ANCHORAGE (KTUU) - For decades, the State of Alaska has been looking for a way to capitalize on the natural gas reserves along the North Slope. The final environmental impact statement for the Alaska LNG pipeline project is expected next spring, but there are still parties who believe the line meant to carry natural gas from Prudhoe Bay to Nikiski faces too many obstacles to come to fruition.
Qilak LNG wants to avoid that debate entirely. A subsidiary of Dubai-based Lloyds Energy, Qilak is led by former Alaska Lt. Governor Mead Treadwell. On Wednesday, the LNG company announced a 20-year head of agreement with ExxonMobile, to export 4 million tons of natural gas per year.
Treadwell and Qilak President David Clarke believe that the success of the Yamal LNG project has in Russia is evidence that shipping gas from the Arctic to Asian markets through the Bering Strait is the answer. Treadwell says the route from Point Thompson to Asian markets is only 40 miles longer than a route from Nikiski, at two-thirds the cost required to building a pipeline across Alaska.
The Russian operation currently utilizes 15 LNG-capable ice-breaker ships. According to Qilak, both the ice breakers and LNG facilities needed to begin operations at Point Thompson will likely be constructed in Asian shipyards. Feasibility studies are scheduled to begin at the end of 2019. According to Treadwell, the target for a financial investment decision is 2021.
"It may be possible to get this module in place, offshore, sometime in the summer of 2024 ... That could mean production would begin in 2025," he said.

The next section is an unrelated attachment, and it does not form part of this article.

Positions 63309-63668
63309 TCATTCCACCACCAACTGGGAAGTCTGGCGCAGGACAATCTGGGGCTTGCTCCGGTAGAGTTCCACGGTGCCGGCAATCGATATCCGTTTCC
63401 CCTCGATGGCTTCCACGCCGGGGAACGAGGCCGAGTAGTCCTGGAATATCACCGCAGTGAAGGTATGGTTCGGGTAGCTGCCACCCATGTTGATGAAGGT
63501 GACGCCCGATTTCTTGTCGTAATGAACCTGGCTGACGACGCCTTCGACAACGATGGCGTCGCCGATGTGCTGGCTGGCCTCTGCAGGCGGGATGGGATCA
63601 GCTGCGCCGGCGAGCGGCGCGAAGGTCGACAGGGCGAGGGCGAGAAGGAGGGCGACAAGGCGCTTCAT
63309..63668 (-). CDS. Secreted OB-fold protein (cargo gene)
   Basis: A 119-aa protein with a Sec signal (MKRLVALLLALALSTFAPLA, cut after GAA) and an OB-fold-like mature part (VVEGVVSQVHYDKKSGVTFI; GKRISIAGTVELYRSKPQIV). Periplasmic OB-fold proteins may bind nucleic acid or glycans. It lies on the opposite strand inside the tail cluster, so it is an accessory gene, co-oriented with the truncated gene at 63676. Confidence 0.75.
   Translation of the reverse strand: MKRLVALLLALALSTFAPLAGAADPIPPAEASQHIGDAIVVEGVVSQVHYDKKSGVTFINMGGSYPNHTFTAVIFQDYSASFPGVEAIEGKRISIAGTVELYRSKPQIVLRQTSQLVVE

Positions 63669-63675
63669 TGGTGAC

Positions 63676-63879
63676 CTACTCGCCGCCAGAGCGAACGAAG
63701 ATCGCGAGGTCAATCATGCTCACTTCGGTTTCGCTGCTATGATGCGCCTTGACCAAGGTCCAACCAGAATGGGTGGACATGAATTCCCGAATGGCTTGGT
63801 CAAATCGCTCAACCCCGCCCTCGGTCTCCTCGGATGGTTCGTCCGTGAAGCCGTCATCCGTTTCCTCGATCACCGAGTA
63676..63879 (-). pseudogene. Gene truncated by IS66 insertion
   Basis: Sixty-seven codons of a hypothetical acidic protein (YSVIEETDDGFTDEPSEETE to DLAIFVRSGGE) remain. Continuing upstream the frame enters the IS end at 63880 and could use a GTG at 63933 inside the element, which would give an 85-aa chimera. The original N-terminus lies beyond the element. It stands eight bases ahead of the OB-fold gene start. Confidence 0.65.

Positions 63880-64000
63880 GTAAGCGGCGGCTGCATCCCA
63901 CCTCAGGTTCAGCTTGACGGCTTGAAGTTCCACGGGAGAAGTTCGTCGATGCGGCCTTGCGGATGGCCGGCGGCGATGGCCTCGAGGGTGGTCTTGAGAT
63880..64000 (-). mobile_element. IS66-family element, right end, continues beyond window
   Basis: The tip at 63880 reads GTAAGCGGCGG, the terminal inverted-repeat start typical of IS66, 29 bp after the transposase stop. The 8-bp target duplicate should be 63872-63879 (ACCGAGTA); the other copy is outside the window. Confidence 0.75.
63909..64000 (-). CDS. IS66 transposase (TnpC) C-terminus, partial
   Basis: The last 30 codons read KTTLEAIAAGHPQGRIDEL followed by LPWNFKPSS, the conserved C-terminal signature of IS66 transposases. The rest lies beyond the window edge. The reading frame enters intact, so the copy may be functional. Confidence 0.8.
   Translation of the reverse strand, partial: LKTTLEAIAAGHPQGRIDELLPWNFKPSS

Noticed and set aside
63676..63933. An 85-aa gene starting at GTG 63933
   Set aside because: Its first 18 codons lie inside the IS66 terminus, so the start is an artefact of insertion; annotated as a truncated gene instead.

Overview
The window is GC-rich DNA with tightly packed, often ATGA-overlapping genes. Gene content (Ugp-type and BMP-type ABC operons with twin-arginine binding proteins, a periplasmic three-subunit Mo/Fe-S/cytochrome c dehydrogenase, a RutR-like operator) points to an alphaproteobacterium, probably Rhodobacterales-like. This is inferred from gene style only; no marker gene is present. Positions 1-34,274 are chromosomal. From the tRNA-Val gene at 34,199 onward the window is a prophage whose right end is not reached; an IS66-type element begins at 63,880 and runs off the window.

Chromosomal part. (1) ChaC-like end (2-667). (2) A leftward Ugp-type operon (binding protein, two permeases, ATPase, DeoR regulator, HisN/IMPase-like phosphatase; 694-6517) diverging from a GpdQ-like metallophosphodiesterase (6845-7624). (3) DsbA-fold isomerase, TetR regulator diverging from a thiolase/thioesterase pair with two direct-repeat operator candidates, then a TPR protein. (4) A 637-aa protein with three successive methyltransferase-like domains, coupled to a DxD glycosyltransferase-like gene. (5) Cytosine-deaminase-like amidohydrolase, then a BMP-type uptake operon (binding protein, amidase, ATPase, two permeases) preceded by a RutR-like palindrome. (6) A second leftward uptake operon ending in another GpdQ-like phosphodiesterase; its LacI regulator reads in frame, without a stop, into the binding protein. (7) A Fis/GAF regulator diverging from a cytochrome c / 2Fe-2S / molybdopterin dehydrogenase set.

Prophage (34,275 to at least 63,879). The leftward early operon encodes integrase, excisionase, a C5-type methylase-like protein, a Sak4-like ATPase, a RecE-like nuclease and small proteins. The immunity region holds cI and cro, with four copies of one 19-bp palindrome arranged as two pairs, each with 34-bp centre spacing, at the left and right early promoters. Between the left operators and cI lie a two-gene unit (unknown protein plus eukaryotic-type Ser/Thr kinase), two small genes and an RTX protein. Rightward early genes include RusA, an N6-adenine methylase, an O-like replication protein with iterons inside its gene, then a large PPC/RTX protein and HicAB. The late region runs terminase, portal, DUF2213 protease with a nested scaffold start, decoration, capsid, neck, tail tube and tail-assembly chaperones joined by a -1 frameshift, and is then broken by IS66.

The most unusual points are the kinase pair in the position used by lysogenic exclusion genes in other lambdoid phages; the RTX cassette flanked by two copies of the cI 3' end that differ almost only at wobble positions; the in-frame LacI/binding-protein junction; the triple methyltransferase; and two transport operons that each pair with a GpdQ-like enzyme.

Clarke, a former project manager at BP, told KTUU that advances in shipping technology and changes in the climate have made the concept of shipping through the Bering Strait a reality.
"This concept was first thought of in 1984," Clarke said. "A lot of the conditions to make it viable then, were necessarily in place, but a lot has changed since then."
Per Clarke, these LNG-capable ice breakers will cost between $300-320 million per vessel. Qilak would need to lease a minimum of 4 ships in the initial stages of their proposed operation. The tankers in question feature designs that allow for travel in either direction. The ship's build includes a spoon-shaped, ice-breaking stern. The propellers can mill against ice as needed, and once ships arrive in open water, the entire vessel can rotate and move quickly with a conventional bow. The ships would also run off of excess natural gas.
Some of the concerns brought forward during Wednesday's announcement included the possible impact on sea ice, which many northern communities rely on for subsistence purposes. Qilak's leadership team has pledged to work with the North Slope Borough and the Marine Mammal Commission throughout their process.
As far as bringing gas from the North Slope to other areas of the state, Treadwell acknowledges that it would be possible to truck gas to communities along with the road system. It was also noted that because the LNG ice breakers are not built in America, the Jones Act would leave Alaska ports off-limits. Smaller, American-made ships would not be needed to make deliveries to those communities
Next month, Qilak LNG representatives plan to travel to Tokyo, where they'll sign an agreement with the Japanese Bank for International Cooperation to finance the feasibility study.
*Editor's note: Minor changes were made within this article to properly reflect AP style and to clarify the estimated price figure per vessel.
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